/ Rope life
So whats the secret? How and when do you decide a rope has had it?
> So whats the secret? How and when do you decide a rope has had it?
You'll know, you'll just know.
I retired mine last week, was damaged so I cut it short, but the rest of the rope seemed to be really soft, folded too easily, knots became a nightmare to undo, it lost it's dry treatment, and at 5 and a bit years old I decided I wasn't going to lead on it anymore.
Still be happy to top rope with it for a bit longer I guess.
When its nice and furry and takes up your teddy bears place in the bed.
I ditch mine when they become any of the following: Lost, worrying, quite stiff, alarmingly spongey, significantly damaged mid-span, too short, contaminated or redundant beside a shiny new bargain.
Never had one go stiff before.
To the OP: whenever I look at the rope and think "I wonder if this will work?" - if you don't trust it deep down, something isn't right. Plus all the others above.
Not dynamic ropes...But my caving club tends to retire ropes because they get too stiff.
Not sure if its grit in the sheath or abraded fibres not sliding against each other smoothly but they feel like cable.
> I ditch mine when they become any of the following: Lost, worrying, quite stiff, alarmingly spongey, significantly damaged mid-span, too short, contaminated or redundant beside a shiny new bargain.
This must surely be the winner!...:)
But those are factor 1.77 falls, which mean falls well below the belay anchor. You don't do that very often, or am I wrong? ;)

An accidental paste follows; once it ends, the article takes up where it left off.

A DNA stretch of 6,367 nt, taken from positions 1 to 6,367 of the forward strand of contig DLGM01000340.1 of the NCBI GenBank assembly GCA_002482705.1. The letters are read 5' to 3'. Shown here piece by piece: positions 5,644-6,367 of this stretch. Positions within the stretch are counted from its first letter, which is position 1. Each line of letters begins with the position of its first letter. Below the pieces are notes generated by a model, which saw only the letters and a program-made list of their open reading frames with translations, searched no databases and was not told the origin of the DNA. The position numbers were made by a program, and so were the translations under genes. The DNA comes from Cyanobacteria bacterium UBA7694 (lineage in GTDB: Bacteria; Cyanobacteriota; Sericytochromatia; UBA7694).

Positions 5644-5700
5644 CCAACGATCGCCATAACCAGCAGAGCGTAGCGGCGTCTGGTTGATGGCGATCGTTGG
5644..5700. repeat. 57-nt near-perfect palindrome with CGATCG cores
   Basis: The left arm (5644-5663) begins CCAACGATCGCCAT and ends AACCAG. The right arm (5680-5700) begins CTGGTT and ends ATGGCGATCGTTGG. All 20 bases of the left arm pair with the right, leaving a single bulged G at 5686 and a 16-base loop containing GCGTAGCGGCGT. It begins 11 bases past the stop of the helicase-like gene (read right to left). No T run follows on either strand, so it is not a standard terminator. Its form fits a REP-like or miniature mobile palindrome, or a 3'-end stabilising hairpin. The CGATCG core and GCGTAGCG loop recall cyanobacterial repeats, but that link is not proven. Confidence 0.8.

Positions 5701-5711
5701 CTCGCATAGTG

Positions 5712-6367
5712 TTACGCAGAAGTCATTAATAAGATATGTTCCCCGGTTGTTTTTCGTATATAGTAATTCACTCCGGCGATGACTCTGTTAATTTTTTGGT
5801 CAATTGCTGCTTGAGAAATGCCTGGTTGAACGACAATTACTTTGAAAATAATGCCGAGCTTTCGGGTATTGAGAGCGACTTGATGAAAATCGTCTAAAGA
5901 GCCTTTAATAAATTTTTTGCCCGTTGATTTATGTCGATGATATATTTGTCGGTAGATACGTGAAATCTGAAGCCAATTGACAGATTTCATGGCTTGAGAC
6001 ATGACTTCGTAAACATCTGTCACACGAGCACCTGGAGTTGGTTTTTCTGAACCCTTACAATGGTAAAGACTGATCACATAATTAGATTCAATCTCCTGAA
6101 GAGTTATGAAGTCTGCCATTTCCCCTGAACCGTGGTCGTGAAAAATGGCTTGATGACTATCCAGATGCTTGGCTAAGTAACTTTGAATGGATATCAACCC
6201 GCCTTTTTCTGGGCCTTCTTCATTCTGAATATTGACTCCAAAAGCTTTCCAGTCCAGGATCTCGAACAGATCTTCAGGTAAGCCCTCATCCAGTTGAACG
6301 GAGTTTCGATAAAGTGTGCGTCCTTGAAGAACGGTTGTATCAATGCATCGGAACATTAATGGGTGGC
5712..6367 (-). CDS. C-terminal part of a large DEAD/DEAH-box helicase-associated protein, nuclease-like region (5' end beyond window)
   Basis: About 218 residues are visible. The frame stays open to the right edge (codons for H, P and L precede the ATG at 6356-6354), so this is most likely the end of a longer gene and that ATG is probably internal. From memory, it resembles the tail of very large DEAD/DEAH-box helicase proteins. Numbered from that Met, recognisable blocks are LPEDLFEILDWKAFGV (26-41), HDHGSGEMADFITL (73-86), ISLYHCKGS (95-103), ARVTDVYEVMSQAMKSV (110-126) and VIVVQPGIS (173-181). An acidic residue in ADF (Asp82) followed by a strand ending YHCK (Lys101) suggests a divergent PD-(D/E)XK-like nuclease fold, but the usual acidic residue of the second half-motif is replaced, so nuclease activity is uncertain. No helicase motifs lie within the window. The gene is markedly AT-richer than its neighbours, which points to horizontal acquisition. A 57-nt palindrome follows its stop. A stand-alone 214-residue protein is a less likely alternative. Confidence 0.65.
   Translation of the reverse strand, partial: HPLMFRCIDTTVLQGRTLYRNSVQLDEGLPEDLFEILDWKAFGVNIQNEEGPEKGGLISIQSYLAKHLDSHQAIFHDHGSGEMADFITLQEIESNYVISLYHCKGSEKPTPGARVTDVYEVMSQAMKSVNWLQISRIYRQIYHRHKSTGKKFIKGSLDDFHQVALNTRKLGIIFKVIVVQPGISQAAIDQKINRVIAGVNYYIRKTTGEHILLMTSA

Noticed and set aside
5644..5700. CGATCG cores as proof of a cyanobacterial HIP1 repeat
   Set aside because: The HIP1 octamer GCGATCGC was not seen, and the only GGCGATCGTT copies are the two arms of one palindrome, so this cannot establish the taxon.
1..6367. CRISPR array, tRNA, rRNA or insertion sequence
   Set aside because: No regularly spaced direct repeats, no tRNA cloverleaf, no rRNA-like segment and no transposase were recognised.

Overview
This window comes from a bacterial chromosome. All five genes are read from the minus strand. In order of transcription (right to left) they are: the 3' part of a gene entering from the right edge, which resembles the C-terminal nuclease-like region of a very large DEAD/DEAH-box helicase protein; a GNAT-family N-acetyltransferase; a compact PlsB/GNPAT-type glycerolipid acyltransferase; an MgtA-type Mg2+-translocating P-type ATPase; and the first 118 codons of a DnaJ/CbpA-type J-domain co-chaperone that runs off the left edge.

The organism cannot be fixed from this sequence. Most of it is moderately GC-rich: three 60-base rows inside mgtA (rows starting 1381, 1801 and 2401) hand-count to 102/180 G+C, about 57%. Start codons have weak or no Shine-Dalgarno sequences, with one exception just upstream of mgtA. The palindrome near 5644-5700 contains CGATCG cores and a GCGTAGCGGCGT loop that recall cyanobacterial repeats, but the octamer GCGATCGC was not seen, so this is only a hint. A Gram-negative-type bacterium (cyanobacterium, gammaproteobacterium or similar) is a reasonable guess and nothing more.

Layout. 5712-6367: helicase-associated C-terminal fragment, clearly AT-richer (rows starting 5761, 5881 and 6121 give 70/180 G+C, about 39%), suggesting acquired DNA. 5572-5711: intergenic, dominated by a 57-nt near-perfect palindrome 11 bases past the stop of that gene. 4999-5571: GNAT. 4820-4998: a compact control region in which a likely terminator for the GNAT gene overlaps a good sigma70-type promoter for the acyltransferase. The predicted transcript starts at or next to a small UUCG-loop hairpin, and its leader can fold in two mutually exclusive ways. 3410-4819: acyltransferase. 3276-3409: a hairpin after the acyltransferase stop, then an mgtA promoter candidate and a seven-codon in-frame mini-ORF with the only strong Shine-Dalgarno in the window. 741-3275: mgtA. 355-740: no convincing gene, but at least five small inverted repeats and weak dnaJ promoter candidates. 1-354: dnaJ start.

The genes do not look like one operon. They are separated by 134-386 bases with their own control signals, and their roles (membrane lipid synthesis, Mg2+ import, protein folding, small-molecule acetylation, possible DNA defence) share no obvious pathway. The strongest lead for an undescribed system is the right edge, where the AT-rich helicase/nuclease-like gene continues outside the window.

I mostly do single pitch sport routes and I bet my ropes take more than 200 falls before I retire them.
It takes a special kind of neglect. Actually I think it's mostly age and sunlight that does it though washing them seems to make it worse. Hard to tell really from such a small sample what causes it.
Do cavers also use dynamic ropes or are they static? I know on TR routes at indoor walls the ropes are usually a lot stiffer as they're static (or semi-dynamic I think)
In this sense, 'static' is bit of a misnomer. 'Semi-static', 'semi-dynamic', 'static', they all roughly mean the same thing; don't go leading on them.
But they do stretch a bit and yes cavers do favour them for obvious reasons; cheaper and stretch is usually a hindrance rather than an advantage.
Depends, it seems the EU came up with the semistatic standard with caving in mind. Semistatic Type A ropes can take 5 FF1 falls with 100kg, and have a <6kN impact force for a FF0.3 100kg case.
(ie: http://bealplanet.com/sport/anglais/corde-spelenium105.php )
Though then we have some of the iconic american caving ropes like the PMI pit rope. Not sure about the specifics of that rope, I've never seen a copy of whatever standard CI 1801:1998 is that it's advertised as complying with.
Most of the cavers I know only differentiate between dynamic (enough to lead) and static (everything else).
Show it a picture of Margaret Thatcher.
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